Igor Ivanov, a Russian defector who became Utah's greatest chess player, has died in St. George of cancer. He was 58.
Despite his illness, Ivanov tied for first place in the Utah Open tournament just three weeks ago. He was Utah's only grandmaster, the highest rank in chess. In 1979, he defeated then-reigning world champion Anatoly Karpov.
"He was our state champion," said John Coffey, vice president of the Utah Chess Association. "He was our best player by far. Nobody else even came close. Serious chess players like having someone of that caliber. He'll be missed for the great player that he was."
First place outright was denied him at the Utah Open in Salt Lake City on Oct. 29 when he became too ill to play one of his games. He was diagnosed with cancer in March.
At the time of his death, the U.S. Chess Federation ranked Ivanov 50th in the country.
Ivanov started playing chess at age five in his hometown of St. Petersburg (then Leningrad), Russia. Though he was taught the game by his mother, he wrote on his Web site: "It was not long before I could beat her." Ironically, Ivanov's mother didn't see much of a future in chess and asked her son to focus on music, hoping he would become a concert pianist. "He often wondered how far he might have gone had he devoted more time to the game in his youth," family spokesman Alan Crooks said.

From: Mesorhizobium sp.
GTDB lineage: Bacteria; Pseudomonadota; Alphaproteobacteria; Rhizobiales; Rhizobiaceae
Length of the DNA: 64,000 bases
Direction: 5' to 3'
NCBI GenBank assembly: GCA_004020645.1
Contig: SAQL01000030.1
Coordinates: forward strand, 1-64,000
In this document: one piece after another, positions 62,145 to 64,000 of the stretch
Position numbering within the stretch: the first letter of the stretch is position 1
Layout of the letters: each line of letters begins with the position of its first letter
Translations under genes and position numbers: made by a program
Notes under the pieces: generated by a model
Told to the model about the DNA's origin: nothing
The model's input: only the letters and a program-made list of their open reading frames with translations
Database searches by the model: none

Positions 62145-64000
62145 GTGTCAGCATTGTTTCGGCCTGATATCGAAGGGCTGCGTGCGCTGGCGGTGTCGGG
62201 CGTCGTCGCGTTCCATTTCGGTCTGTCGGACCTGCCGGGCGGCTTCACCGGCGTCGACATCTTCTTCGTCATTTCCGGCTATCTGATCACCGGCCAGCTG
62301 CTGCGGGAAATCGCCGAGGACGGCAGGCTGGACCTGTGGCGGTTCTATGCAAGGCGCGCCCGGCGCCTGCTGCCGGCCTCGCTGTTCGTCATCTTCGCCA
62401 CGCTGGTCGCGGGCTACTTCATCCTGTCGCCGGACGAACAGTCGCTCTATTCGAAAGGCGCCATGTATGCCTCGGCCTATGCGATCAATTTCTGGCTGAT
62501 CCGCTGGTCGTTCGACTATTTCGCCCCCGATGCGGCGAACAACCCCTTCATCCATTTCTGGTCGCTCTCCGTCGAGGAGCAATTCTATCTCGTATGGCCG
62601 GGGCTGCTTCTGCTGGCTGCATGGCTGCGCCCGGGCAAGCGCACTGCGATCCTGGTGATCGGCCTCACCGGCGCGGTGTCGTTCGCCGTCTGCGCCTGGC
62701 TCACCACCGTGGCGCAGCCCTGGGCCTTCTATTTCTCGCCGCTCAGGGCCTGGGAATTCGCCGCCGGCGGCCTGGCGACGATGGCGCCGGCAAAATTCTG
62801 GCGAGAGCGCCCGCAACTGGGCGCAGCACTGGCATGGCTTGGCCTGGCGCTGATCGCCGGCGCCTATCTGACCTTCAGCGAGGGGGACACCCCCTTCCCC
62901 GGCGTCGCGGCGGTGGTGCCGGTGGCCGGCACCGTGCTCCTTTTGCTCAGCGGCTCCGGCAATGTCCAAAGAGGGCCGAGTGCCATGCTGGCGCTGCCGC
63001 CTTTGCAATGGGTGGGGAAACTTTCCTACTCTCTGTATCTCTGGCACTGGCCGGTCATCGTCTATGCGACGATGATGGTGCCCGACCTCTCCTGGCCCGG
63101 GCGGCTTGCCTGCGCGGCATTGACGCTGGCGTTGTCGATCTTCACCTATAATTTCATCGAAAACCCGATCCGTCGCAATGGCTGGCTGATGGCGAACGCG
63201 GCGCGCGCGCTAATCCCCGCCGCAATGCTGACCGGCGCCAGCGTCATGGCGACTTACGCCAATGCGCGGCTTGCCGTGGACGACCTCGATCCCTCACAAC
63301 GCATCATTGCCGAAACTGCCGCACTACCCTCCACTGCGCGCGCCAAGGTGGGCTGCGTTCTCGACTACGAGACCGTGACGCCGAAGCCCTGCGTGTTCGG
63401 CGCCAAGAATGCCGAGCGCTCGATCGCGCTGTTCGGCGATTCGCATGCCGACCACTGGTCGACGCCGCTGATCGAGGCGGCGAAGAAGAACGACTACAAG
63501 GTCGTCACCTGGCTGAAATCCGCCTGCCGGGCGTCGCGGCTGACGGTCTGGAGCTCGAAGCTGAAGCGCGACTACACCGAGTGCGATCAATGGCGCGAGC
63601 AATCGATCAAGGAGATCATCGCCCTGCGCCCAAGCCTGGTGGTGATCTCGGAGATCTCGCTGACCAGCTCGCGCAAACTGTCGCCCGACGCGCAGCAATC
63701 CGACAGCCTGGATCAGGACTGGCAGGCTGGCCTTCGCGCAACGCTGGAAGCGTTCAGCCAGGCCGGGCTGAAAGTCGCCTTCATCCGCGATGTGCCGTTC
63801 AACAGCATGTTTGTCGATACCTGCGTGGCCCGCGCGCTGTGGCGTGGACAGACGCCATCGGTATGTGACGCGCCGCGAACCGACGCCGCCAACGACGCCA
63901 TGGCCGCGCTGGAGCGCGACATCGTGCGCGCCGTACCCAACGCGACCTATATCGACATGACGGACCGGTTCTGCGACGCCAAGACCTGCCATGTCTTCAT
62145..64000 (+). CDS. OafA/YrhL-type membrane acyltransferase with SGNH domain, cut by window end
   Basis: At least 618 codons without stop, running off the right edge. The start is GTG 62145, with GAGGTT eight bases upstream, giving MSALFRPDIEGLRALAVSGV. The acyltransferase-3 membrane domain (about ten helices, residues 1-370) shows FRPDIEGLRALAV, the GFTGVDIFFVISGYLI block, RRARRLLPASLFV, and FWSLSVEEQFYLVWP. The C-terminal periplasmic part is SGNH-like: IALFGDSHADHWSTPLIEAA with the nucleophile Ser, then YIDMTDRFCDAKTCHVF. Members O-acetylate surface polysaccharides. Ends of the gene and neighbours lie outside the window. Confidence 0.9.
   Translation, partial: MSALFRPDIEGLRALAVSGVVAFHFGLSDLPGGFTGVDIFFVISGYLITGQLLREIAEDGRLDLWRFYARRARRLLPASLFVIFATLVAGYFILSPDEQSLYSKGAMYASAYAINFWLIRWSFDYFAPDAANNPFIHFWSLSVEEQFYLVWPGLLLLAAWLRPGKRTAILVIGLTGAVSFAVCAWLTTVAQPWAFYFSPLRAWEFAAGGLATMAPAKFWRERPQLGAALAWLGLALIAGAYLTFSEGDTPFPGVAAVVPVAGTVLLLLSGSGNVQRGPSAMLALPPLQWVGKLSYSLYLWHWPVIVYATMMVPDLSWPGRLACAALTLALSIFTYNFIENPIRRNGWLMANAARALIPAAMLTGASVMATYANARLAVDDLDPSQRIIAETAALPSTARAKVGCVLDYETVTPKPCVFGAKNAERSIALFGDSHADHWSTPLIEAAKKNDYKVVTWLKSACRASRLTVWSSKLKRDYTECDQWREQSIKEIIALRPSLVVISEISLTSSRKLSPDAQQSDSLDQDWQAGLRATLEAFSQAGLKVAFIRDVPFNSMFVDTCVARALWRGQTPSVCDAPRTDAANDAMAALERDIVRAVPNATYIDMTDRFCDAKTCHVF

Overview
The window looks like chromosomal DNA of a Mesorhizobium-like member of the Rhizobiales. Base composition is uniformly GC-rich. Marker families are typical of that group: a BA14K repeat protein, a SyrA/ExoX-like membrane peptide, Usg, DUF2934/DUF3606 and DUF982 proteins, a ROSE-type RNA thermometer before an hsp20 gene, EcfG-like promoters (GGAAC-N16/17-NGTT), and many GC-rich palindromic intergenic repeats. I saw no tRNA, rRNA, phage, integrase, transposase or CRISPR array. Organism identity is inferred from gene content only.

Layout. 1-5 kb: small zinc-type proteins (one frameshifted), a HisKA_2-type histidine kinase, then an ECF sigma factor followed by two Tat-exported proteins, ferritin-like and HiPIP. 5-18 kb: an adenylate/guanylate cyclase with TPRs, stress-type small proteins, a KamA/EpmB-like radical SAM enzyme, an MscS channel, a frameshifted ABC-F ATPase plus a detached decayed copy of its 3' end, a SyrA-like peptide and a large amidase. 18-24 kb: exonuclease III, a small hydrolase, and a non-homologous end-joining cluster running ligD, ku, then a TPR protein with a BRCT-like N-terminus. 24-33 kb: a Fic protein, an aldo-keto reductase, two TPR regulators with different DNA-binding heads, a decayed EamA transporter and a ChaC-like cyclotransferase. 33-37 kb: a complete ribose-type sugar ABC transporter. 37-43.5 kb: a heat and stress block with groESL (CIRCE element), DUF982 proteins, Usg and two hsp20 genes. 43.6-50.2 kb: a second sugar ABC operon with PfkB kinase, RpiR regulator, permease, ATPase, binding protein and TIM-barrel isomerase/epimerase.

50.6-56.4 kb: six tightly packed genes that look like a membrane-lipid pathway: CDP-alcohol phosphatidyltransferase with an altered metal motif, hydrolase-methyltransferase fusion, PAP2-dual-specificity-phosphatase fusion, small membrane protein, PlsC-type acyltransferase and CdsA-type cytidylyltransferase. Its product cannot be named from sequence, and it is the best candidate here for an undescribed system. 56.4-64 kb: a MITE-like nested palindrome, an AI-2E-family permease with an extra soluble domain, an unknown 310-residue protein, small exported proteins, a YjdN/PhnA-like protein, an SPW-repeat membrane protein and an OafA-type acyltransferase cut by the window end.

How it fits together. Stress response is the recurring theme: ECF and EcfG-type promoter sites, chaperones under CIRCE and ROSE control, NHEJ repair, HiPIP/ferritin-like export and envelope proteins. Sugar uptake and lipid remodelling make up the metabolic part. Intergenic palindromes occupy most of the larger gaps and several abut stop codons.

In addition to beating Karpov, Ivanov earned draws against former world champion Boris Spassky and later world champion Garry Kasparov.
This led to Ivanov's invitation to the Soviet chess team, giving him the opportunity to travel abroad and, in 1980, defect during a stop in Canada. Ivanov lived in Utah since 1991. He took first place in the Utah Open in 1991, 1992, 1996, 2001, 2003, 2004 and 2005, the only years he entered.
In August, Ivanov participated in the U.S. Open in Phoenix. Playing against some of the toughest competition in the country, Ivanov won five games, drew two and requested half-point byes for health reasons in the first and final rounds to finish the tournament undefeated and tied for eighth place.